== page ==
TRIPOLI (Reuters) - Protesters have shut down the eastern Libyan oil port Brega, state firm National Oil Corp (NOC) said on Saturday, days after the government celebrated the reopening of major ports following almost a year of blockage.
NOC spokesman Mohamed El Harari said the state-run Sirte Oil Co would have to shut down its production of 43,000 barrels per day (bpd) if the protest by state oil guards continued, without being more specific about timeframe.
Harari said he did not know what the demands of the guards were. He said Brega port used to export oil but recently had been mostly used to supply the western Zawiya refinery.
Last week the government managed to negotiate an end to a protest blocking the 340,000-bpd El Sharara field in the southwest. A rebel group also agreed to restart the eastern Ras Lanuf and Es Sider ports they had seized almost a year ago.
The protesters at Brega are members of the petroleum facilities guards (PFG), a force made up mainly of former militia fighters who helped oust Muammar Gaddafi in 2011.
The government in Tripoli has tried to co-opt the militias by integrating them into state forces such as the oil guards, but has been unable to control them with its fledgling army, which is still in training.
Members of the PFG often seize oil facilities they are supposed to protect to press the central government to meet political and financial demands, part of growing turmoil in the North African country.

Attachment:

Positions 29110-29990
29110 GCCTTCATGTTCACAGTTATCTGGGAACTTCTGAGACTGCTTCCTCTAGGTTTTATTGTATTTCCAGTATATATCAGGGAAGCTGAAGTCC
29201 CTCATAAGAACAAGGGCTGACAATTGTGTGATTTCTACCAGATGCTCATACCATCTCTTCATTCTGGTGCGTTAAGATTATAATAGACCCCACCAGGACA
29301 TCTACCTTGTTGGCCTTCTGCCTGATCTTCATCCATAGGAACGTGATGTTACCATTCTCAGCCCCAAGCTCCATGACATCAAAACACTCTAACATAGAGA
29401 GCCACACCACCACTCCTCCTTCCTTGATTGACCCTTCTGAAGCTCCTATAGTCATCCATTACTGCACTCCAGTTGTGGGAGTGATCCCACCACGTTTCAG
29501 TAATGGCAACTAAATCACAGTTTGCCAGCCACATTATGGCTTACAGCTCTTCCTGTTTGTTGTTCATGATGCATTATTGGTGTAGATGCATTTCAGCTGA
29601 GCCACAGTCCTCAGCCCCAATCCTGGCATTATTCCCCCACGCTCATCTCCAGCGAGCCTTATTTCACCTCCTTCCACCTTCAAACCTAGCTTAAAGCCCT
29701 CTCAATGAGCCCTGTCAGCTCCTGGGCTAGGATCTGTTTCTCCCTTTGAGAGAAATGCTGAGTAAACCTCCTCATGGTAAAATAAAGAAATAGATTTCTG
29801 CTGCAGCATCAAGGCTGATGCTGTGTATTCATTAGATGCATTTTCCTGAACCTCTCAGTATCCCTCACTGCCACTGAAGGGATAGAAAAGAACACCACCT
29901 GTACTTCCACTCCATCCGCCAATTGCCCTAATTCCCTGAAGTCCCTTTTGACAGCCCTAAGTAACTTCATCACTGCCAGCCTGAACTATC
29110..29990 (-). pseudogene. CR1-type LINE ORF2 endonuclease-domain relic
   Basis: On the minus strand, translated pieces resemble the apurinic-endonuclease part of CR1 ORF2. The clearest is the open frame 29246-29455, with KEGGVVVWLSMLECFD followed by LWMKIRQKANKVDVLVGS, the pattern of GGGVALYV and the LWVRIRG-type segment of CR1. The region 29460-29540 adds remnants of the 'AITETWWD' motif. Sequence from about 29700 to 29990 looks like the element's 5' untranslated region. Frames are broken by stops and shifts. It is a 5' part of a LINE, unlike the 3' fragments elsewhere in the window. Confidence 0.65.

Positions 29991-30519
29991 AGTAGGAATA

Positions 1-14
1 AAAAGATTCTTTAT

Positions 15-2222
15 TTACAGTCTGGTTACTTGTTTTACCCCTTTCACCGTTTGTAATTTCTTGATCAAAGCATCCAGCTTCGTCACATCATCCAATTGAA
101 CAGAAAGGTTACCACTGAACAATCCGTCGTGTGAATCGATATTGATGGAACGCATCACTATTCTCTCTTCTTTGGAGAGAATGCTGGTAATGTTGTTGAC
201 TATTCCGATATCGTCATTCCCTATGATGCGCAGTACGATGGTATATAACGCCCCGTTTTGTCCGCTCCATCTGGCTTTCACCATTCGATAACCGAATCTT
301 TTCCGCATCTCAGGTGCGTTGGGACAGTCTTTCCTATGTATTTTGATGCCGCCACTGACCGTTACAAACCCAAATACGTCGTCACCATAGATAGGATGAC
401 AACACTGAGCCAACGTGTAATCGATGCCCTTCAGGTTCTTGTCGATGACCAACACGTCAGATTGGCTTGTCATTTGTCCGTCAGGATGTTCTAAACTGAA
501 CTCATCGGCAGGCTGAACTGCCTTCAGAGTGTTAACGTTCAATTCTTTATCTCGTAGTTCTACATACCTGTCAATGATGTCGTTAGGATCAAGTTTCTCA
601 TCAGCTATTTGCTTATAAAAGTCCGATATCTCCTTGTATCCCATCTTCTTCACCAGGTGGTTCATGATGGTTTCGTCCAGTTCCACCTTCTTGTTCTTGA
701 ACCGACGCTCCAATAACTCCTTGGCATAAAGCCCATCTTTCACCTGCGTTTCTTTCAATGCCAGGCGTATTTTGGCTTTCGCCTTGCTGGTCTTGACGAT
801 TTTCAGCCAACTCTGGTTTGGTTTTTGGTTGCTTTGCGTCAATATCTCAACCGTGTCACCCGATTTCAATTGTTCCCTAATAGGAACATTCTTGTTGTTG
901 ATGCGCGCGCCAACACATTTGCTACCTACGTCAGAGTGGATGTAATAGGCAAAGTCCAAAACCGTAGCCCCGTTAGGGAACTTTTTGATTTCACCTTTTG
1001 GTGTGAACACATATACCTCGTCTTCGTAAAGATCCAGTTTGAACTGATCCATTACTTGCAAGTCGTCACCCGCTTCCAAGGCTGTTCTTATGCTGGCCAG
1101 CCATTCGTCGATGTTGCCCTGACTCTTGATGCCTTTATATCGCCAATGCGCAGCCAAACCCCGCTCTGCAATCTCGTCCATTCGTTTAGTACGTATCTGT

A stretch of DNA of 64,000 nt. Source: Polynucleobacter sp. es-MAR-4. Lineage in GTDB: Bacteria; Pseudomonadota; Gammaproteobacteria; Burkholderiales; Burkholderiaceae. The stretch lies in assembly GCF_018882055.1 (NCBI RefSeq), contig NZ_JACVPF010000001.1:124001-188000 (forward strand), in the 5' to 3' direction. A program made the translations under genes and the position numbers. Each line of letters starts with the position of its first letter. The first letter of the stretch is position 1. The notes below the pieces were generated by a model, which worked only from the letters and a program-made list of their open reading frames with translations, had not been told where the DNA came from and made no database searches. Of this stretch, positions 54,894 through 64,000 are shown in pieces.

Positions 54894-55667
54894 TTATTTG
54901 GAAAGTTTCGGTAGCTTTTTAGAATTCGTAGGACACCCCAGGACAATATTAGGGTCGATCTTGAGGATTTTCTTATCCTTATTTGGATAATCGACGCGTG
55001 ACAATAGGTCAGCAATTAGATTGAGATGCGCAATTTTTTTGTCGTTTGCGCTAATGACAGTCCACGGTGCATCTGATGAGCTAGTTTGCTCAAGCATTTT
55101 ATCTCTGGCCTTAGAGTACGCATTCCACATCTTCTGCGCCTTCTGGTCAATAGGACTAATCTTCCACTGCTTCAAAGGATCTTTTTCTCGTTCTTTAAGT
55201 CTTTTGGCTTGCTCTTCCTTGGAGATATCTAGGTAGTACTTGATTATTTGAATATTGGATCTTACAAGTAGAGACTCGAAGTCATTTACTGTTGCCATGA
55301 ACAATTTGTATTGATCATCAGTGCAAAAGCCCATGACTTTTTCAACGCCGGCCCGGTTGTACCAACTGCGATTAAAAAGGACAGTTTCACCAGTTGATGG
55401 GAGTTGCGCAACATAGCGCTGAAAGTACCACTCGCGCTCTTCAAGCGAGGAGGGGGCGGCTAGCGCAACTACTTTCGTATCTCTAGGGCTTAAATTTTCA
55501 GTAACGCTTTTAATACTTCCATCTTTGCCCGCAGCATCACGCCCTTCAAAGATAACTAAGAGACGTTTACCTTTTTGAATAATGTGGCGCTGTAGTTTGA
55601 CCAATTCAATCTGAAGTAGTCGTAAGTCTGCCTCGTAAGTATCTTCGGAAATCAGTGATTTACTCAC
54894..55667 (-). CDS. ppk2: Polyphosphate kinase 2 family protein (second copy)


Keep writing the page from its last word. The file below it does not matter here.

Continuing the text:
Libya used to produce 1.4 million bpd until July 2012, when a wave of protests started. Its current output is 350,000 bpd, following the restart of the El Sharara field, NOC said on Thursday.
Disputes over Libya’s oil resources have been among the many triggers for conflict between rival brigades of former rebels and allied political factions since the 2011 civil war ended four decades of Gaddafi rule.
Since then, Libya’s government and outgoing parliament have struggled to rein in militias and impose order, not just in the oil sector. It is unclear whether parliamentary elections last month will finally bring greater stability and security.
On Thursday, the United Nations said it had evacuated dozens of foreign staff from its mission in Libya, prompted by a deteriorating security situation.
The U.S. State Department on Saturday expressed worry about the situation in Libya and urged that the new parliament be seated as soon as possible.
“The United States is deeply concerned by the ongoing violence in Libya and dangerous posturing that could lead to widespread conflict there,” spokeswoman Jen Psaki said in a statement, without referring to specific actions.
“Libya’s future will not be secured through force of arms but only through a political accord and national dialogue that allow the state to ensure security and rule of law throughout the country,” she said.
Reporting by Feras Bosalum; Additional reporting by Missy Ryan in Washington; Writing by Ulf Laessing; Editing by Louise Heavens, Pravin Char and Clarence Fernandez